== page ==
About a year before my conversion, I went to my Anglican bishop and told him of my intentions. It was a very irenic and thoughtful conversation. Towards the end he asked me, “Can you say mass in good conscience?” It was probably the most poignant question of the morning. I told him that I could, though it was something of a circus act in my soul (I used a different expression that I’ll not repeat). He told me to let him know if it became unbearable.
My eventual conversion at the beginning of the next year came as a deep relief. I felt no triumphalism in the act. Indeed, I carried deep wounds as a result of the “dvoye dusha” that held me over the course of a number of years. It still haunts my dreams.
My situation is a rather dramatic example (and embarrassing). But the problem is, I think, very widespread in our culture. We carry a host of contradictions within ourselves. The passions, devoid of reason, frequently dictate both the attachments of our lives and how we treat them moment by moment. A single and simple heart are rare and difficult to achieve.
Christ said, “Let you eye be single.” He also said, “Let your ‘Yes’ be ‘Yes’ and your ‘No’ be ‘No.’ For whatever is more than these is from the evil one.” (Mat 5:37) St. James says that a “double-minded” (literally, “two-souled”) person is “unstable in all his ways.” For many, this has become their mode of existence.
A single and simple soul comes through a certain stillness of mind and purpose and a singularity of devotion. There can be little doubt that Solzhenitsyn’s simplicity was partly shaped by the suffering he endured. It was also shaped by the simple and straightforward nature of his Orthodox faith. It is only remarkable because it is rare, but not because it is difficult to achieve. Solzhenitsyn’s own advice was, “Do not lie.”
Lying pervades our lives. I often think we are so engaged with lying that we fail to notice. The lying begins within our own hearts. What we experience as “complexity,” particularly complexity within the soul, is often little more than a refusal to face the truth and endure its consequences. We prefer a life in which unpleasant consequences are minimized. Lying is ideal for such a life.
The gospel begins with a call to repentance. Repentance (metanoia), means a “change of mind.” It is not just changing the thoughts of the mind, but changing how the mind thinks. St. Paul speaks of the “renewing” of the mind (Romans 12:2). Christ’s calling of the disciples is a perfect example of this renewing. Christ seems to have made any double-minded following impossible. Men leave families, jobs, everything that has constituted their lives prior to Christ. He counsels them to “let the dead bury the dead.” These actions have always seemed extreme, but as years go by, I see that they have this aim of concentrating the soul.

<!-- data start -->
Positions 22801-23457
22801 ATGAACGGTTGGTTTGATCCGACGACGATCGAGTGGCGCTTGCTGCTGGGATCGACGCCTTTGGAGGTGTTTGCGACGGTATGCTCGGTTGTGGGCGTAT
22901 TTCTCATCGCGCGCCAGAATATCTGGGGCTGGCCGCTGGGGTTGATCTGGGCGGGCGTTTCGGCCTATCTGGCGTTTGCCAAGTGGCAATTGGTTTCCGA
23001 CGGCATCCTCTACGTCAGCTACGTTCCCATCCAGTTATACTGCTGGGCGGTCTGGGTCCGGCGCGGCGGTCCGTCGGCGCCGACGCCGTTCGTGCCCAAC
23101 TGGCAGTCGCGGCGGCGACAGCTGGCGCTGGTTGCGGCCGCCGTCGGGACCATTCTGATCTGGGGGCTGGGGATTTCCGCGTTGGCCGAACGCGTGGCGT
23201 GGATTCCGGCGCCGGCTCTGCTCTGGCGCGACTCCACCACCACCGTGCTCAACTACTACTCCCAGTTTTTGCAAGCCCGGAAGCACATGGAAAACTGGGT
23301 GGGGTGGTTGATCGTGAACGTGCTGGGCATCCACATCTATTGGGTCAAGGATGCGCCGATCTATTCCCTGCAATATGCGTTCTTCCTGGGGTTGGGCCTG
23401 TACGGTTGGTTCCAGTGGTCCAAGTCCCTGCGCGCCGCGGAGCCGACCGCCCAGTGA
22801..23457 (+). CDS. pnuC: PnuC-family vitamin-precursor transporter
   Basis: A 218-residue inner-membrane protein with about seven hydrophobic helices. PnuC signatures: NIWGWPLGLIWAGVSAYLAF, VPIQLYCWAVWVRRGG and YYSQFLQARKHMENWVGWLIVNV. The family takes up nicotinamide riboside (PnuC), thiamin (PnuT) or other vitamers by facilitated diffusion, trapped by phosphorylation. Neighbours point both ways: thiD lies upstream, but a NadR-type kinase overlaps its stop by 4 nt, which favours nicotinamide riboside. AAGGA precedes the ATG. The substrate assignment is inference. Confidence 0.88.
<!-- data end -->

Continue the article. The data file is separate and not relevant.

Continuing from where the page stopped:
Our entrance into Christ (and into the fullness of the Church) rarely asks such efforts on our part. At the time of my conversion to Orthodoxy, I was actually grateful that my circumstances were radically affected, even if most of the effects turned out to be products of my own anxious mind. There was nothing truly heroic, or that involved any noted suffering, but in an age of comfort, where we fear every inconvenience and the loss of any security, there was sufficient difficulty to begin the process of healing my conflicted soul.
In every life, that process can begin at any time. It starts with a resolute commitment to follow Christ, regardless of consequence. We are asked in Baptism, “Do you unite yourself to Christ?” This, it seems to me, is so much more than simply “making a decision for Christ,” or “accepting Him as Lord and Savior.” It is asking us to die. For the Christ to whom we unite ourselves is, first and foremost, the Crucified Lord. “I die daily,” St. Paul said. Nothing less than that heals the heart.
For the first two years of my Orthodox life, I worked as a hospice chaplain. As I worked at “dying daily,” I was daily with the dying. The approach of death, in the life of a believer, properly concentrates the soul. It was a great benefit to me to bear witness to those witnesses of a single heart. Three years ago I was in hospital with a heart attack, watching the medical staff scurry about the business of saving my life. In the middle of it all, there was a great peace. There was only one anxiety – that of meeting Christ unprepared. I turned down the offer of a sedative as the procedure began. “I have work to do,” was my comment.
I have no judgment for any who wrestle with a divided soul. But I can say that it is not a state that we should tolerate for long – it is too devastating. There are truly great souls, singular points of grace that tell us of what is possible. Solzhenitsyn became a hero for me, even within my college years. I suspect the disease of my own soul intuitively saw in him the example of the way home. Yes or no. Do not live by lies.